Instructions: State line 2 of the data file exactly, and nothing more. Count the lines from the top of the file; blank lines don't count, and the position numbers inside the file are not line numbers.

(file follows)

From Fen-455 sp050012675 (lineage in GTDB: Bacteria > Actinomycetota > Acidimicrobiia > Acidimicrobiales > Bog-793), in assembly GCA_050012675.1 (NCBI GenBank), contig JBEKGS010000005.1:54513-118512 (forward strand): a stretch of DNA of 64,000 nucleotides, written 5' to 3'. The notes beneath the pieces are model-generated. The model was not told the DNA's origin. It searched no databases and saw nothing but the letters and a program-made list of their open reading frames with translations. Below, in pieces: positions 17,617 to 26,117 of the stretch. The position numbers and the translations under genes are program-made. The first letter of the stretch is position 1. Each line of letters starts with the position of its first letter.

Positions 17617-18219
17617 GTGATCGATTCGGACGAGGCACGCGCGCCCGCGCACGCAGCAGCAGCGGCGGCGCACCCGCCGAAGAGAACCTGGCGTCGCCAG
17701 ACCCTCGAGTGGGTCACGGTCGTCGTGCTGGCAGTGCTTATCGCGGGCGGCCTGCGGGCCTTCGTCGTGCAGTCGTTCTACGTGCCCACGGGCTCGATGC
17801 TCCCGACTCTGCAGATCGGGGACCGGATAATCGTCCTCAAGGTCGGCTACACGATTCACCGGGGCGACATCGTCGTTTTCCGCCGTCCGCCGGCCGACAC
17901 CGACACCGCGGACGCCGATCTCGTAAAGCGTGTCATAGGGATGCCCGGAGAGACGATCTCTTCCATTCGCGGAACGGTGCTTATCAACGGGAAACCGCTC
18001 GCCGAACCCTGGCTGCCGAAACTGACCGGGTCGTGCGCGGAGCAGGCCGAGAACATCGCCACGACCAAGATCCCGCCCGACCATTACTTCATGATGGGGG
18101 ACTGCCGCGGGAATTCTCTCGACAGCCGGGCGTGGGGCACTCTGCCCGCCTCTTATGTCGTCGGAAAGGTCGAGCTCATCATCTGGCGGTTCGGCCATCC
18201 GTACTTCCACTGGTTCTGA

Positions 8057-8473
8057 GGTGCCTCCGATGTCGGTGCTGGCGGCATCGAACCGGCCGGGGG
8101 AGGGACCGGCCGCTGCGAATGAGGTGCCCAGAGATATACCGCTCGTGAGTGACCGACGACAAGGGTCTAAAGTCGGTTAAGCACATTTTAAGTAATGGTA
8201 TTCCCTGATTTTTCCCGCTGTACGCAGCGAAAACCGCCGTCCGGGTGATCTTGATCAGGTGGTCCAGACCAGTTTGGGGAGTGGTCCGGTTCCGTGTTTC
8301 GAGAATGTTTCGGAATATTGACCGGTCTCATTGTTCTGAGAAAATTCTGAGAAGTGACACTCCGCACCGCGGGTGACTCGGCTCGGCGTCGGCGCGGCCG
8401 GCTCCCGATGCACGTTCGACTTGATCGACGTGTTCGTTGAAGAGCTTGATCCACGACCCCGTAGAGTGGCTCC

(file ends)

Positions 17617-18219